# models.py with `VersatileImageField` & `PPOIField` from django.db import models from versatileimagefield.fields import VersatileImageField, \ PPOIField class ImageExampleModel(models.Model): name = models.CharField( 'Name', max_length=80 ) image = VersatileImageField( 'Image', upload_to='images/testimagemodel/', width_field='width', height_field='height', ppoi_field='ppoi' ) height = models.PositiveIntegerField( 'Image Height', blank=True, null=True ) width = models.PositiveIntegerField( 'Image Width', blank=True, null=True ) ppoi = PPOIField( 'Image PPOI' ) class Meta: verbose_name = 'Image Example' verbose_name_plural = 'Image Examples'
As you can see, you’ll need to add a new
PPOIField field to your
model and then include the name of that field in the
ppoi_field keyword argument. That’s it!
PPOIField is fully-compatible with
migrate to your heart’s content!
How PPOI is Stored in the Database¶
The Primary Point of Interest is stored in the database as a string
with the x and y coordinates limited to two decimal places and separated
by an ‘x’ (for instance:
PPOI is set via the
ppoi attribute on a
When you save a model instance,
VersatileImageField will ensure its
currently-assigned PPOI value is ‘sent’ to the
with it (if any) prior to writing to the database.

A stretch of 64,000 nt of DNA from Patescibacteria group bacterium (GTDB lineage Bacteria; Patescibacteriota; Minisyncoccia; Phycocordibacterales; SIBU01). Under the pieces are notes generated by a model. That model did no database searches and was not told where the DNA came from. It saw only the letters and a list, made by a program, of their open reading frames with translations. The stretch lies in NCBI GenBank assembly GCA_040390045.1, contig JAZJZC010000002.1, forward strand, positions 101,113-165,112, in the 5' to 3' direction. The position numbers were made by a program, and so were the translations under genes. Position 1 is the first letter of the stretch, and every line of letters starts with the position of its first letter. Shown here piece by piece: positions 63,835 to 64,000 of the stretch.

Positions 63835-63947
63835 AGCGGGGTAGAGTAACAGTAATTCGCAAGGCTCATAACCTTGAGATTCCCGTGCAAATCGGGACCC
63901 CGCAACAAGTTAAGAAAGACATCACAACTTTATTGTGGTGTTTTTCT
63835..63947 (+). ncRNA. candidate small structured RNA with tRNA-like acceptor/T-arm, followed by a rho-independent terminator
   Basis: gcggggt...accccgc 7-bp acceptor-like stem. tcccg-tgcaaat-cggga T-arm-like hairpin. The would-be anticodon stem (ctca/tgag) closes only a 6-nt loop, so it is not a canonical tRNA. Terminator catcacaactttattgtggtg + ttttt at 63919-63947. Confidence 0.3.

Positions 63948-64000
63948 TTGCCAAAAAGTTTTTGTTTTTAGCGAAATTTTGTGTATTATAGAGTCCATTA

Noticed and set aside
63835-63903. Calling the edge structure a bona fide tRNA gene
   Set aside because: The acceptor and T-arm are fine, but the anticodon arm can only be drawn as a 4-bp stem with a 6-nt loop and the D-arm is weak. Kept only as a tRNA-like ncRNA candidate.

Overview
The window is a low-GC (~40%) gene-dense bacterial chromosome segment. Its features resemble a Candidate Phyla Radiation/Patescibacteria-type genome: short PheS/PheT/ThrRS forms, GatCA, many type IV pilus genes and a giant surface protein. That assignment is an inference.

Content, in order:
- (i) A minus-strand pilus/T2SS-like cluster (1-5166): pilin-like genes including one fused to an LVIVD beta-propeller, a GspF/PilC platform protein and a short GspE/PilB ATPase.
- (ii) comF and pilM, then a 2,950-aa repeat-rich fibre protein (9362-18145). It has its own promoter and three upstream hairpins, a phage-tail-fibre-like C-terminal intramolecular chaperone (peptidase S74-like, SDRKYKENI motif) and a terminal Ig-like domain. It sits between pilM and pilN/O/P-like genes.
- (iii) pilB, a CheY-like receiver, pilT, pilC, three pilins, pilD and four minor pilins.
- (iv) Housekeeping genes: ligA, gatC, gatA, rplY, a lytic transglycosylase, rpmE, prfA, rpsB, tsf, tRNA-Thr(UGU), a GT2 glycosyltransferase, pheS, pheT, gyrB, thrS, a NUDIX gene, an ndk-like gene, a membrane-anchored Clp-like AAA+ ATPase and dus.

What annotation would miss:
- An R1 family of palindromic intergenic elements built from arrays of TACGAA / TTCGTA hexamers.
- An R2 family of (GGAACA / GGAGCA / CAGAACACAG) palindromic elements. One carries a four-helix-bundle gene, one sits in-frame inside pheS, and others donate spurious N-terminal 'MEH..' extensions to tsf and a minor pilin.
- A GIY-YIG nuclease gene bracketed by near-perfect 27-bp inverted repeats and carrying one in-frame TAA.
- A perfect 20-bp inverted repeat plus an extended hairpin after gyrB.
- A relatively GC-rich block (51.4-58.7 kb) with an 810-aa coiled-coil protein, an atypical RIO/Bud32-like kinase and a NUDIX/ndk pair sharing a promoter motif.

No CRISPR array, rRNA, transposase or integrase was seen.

Via The Shell¶
# Importing our example Model >>> from someapp.models import ImageExampleModel # Retrieving a model instance >>> example = ImageExampleModel.objects.all() # Retrieving the current PPOI value associated with the image field # A `VersatileImageField`'s PPOI value is ALWAYS associated with the `ppoi` # attribute, irregardless of what you named the `PPOIField` attribute on your model >>> example.image.ppoi (0.5, 0.5) # Creating a cropped image >>> example.image.crop['400x400'].url u'/media/__sized__/images/testimagemodel/test-image-crop-c0-5__0-5-400x400.jpg' # Changing the PPOI value >>> example.image.ppoi = (1, 1) # Creating a new cropped image with the new PPOI value >>> example.image.crop['400x400'].url u'/media/__sized__/images/testimagemodel/test-image-crop-c1__1-400x400.jpg' # PPOI values can be set as either a tuple or a string >>> example.image.ppoi = '0.1x0.55' >>> example.image.ppoi (0.1, 0.55) >>> example.image.ppoi = (0.75, 0.25) >>> example.image.crop['400x400'].url u'/media/__sized__/images/testimagemodel/test-image-crop-c0-75__0-25-400x400.jpg' # u'0.75x0.25' is written to the database in the 'ppoi' column associated with # our example model >>> example.save()